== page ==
Armenia should stop its provocations along the border with Azerbaijan and instead support peace, said Turkish Foreign Minister Mevlüt Çavuşoğlu on Tuesday.
In the wake of Azerbaijan's response to these provocations, "Armenia needs to learn its lesson and seek peace," Çavuşoğlu said.
Speaking at an event in the Black Sea province of Kastamonu, Çavuşoğlu cited the promise of Azerbaijan's comprehensive peace proposal, while "Armenia, on the other hand, burned and destroyed everything while withdrawing from Lachin," a strategic city recently returned to Azerbaijan.
"They laid mines everywhere, pursued evil," he said.
Even though Türkiye and Armenia last year appointed envoys to normalize ties, Çavuşoğlu said, "Both the world and Armenia know that this (normalization) process will not proceed independently of Azerbaijan. For full stability and peace in the region, the problems between all countries must be resolved."
"We always stand on the side with dear Azerbaijan. Azerbaijan never stands alone," he added.
Later Çavuşoğlu spoke with his Azerbaijani counterpart Jeyhun Bayramov over the phone on Tuesday.
Discussions between the two focused on Armenian provocations on the Azerbaijani-Armenian state border, Çavuşoğlu said on Twitter.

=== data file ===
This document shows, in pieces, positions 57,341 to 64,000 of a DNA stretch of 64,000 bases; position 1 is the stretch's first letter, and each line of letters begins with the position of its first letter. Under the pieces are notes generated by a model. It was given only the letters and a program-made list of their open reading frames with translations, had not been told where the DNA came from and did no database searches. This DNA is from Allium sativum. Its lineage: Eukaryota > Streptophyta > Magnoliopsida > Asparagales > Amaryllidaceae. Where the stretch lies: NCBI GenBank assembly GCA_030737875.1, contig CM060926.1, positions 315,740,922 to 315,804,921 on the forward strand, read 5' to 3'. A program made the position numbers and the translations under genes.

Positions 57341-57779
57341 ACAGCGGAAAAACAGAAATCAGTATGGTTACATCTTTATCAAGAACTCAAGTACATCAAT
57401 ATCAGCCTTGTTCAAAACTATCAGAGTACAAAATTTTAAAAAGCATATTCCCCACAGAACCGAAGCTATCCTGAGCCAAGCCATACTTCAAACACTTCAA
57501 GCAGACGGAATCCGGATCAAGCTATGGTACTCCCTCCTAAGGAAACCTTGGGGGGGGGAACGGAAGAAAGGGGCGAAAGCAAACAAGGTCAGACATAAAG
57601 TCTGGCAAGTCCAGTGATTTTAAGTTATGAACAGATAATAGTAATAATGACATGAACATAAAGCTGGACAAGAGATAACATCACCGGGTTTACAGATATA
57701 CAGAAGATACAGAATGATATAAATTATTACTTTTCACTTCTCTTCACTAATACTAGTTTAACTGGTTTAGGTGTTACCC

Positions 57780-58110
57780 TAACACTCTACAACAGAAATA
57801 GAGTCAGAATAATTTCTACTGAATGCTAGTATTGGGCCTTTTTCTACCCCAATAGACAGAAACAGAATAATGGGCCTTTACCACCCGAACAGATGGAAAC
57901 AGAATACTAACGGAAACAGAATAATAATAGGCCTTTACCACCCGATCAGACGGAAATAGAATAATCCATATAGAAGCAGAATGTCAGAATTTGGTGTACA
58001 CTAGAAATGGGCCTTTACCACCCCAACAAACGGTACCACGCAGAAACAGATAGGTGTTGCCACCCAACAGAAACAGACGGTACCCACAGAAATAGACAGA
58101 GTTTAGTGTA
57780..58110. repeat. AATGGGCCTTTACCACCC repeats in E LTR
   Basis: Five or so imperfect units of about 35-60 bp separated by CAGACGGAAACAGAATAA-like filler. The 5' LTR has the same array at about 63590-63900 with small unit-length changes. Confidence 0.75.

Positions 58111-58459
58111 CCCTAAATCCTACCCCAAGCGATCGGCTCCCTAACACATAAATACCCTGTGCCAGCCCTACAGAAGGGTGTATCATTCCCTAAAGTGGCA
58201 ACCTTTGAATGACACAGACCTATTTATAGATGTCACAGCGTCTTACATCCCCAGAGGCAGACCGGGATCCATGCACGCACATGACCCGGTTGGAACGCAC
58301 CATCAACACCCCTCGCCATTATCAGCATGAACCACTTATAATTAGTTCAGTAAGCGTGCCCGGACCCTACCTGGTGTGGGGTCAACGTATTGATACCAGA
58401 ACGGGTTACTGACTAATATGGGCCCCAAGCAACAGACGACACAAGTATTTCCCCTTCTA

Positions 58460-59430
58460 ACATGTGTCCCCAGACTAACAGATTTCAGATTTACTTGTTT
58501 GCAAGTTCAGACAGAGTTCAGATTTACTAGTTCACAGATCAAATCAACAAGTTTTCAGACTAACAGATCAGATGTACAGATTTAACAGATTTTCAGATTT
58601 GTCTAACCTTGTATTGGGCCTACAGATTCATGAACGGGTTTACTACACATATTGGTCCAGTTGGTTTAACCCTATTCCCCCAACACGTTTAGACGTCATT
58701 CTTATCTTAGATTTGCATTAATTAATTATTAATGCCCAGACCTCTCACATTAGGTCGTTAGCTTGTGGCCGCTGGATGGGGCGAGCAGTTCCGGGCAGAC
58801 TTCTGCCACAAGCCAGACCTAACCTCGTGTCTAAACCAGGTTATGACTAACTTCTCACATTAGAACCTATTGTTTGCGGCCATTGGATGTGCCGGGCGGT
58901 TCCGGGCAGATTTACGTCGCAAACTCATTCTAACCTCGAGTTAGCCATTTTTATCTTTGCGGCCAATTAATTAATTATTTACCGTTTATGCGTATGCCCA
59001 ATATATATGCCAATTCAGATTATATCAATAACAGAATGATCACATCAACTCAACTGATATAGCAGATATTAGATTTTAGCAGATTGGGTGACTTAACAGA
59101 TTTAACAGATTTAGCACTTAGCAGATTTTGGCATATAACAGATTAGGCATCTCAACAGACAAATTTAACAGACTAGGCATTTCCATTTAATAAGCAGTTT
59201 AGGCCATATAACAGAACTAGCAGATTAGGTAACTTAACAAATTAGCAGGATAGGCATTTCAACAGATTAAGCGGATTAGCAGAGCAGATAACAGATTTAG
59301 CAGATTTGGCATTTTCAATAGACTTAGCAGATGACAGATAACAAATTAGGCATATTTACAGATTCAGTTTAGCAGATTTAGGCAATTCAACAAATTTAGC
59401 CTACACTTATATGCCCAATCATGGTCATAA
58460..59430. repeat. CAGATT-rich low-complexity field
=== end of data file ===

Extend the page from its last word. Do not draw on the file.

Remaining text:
"Armenia should cease its provocations and focus on peace negotiations and cooperation with Azerbaijan," said Çavuşoğlu.
After the Azerbaijani Defense Ministry announced that 50 Azerbaijani soldiers were martyred, Turkish diplomats spoke with their Azerbaijani counterparts to evaluate the situation on the Azerbaijan-Armenia border and to express their condolences to Azerbaijan.
Turkish Presidential Spokesman Ibrahim Kalın on Twitter expressed concerns over the tensions at the Azerbaijani-Armenian border.
"Clashes on the Azerbaijan-Armenia border are worrisome. Armenia should stay away from provocative attitudes as the negotiations continue," Kalın said.
Affirming Türkiye's solidarity with Azerbaijan, Kalın said "peace and stability can only be achieved on the basis of Azerbaijan's territorial integrity and legitimate rights."
Turkish Defense Minister Hulusi Akar and his Azerbaijani counterpart Zakir Hasanov on Tuesday discussed the latest escalation at the Armenia-Azerbaijan border.
Conveying his condolences for those Azerbaijani soldiers killed in Monday night's deadly clashes, Akar in a Twitter message wished a speedy recovery to those injured.
Criticizing Armenia's "aggressive attitude and provocative actions," Akar emphasized that Türkiye has always stood by "brotherly Azerbaijan and will continue to stand by its just causes."
Parliament Speaker Mustafa Şentop called Sahiba Gafarova, speaker of the Azerbaijan National Assembly, and offered his condolences for the soldiers who were martyred as a result of Armenia's provocations on the border.
Şentop said on his social media account, "I called the speaker of the Azerbaijani National Assembly, my dear friend, Sahiba Gafarova, and conveyed our sorrow for the heroic Azerbaijani soldiers who fell as martyrs. In our meeting, I once again expressed that we will continue to support our dear brothers with all our means."
President Recep Tayyip Erdoğan also spoke on the phone with Azerbaijani President Ilham Aliyev.